Consumer-grade 3D printers have grown in popularity in recent years, but the particles emitted from such devices can negatively impact indoor air quality and have the potential to harm respiratory health, according to a study from researchers at the Georgia Institute of Technology and UL Chemical Safety.
For the study, which was published September 12 in the journal Environmental Science & Technology and sponsored by Underwriters Laboratories, Inc. (UL)., the researchers collected particles emitted from 3D printers and conducted several tests to gauge their impact on respiratory cell cultures.
“All of these tests, which were done at high doses, showed that there is a toxic response to the particles from various types of filaments used by these 3D printers,” said Rodney Weber, a professor in Georgia Tech’s School of Earth & Atmospheric Sciences, who led the research.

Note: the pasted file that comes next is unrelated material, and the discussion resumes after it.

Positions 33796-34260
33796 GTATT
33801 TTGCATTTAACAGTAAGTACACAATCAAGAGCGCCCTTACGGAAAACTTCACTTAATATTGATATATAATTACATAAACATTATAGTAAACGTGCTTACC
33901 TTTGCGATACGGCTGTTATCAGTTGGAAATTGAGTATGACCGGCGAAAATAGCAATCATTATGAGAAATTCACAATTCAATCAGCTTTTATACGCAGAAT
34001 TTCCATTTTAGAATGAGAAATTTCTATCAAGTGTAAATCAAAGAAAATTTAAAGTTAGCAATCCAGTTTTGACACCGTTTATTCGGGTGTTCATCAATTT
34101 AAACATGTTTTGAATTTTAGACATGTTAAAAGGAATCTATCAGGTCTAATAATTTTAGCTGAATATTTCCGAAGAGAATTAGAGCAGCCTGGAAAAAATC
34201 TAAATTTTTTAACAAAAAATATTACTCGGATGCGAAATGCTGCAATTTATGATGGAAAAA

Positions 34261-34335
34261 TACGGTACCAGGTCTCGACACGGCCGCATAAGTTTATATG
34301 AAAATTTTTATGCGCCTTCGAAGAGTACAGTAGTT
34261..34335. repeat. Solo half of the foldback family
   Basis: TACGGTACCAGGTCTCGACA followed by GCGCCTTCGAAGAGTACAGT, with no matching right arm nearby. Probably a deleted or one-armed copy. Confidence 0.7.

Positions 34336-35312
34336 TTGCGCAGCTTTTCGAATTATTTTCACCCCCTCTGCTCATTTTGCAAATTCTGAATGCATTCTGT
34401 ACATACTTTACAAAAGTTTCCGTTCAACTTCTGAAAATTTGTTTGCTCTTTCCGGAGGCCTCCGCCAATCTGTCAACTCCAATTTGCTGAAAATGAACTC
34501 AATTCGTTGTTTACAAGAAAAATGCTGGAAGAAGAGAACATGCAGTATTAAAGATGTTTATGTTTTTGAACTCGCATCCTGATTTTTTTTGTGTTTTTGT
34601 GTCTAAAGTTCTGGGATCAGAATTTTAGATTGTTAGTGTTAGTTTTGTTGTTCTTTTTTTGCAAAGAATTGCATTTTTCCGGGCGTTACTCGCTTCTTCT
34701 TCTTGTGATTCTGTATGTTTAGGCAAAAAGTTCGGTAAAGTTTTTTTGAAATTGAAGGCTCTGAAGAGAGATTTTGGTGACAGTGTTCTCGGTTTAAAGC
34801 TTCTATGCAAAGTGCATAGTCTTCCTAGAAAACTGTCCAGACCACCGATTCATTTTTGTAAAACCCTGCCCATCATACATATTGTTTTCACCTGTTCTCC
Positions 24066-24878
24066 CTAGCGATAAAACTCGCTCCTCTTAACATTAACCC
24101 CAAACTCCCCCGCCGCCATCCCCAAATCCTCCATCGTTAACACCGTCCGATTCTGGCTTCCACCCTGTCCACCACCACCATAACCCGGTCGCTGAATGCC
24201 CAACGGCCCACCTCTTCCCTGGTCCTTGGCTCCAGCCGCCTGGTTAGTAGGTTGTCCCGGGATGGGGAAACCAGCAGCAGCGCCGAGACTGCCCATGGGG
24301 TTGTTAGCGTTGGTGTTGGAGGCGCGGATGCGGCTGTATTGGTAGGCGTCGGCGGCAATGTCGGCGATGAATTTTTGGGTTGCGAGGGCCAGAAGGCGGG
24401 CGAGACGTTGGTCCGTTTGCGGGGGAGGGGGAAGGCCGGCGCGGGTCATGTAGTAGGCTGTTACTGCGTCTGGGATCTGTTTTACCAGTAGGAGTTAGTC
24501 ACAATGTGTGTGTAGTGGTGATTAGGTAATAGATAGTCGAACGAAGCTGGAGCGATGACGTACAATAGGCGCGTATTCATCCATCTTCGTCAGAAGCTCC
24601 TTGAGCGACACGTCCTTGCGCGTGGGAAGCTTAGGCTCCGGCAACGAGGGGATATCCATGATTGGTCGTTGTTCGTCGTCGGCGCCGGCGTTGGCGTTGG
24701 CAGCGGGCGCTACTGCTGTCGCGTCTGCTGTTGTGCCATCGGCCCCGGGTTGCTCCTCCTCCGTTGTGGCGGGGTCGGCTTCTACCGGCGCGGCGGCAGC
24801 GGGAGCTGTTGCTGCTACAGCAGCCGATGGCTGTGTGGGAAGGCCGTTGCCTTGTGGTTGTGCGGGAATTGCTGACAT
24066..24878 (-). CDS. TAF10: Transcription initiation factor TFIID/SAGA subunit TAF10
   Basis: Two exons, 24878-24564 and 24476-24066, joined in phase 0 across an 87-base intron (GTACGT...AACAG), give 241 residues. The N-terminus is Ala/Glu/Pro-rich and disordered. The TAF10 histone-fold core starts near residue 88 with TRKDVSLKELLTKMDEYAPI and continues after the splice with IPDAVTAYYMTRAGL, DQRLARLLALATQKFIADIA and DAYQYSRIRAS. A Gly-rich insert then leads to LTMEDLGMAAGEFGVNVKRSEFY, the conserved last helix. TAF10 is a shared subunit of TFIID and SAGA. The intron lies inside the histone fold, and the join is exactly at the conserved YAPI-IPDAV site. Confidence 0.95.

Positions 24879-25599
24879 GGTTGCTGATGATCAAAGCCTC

The study was part of multi-year research project aimed at characterizing particle emissions by the printers in a controlled environment and identifying measures that could be taken by both 3D printer manufacturers and users to reduce the potential for harm. While earlier studies had focused on quantifying the particles being emitted, this time the researchers looked more closely at the chemical composition of the particles and their potential for toxicity.
3D printers typically work by melting plastic filaments and then depositing the melt layer upon layer to form an object. Heating the plastic to melt it releases volatile compounds, some of which from ultrafine particles that are emitted into the air near the printer and the object.
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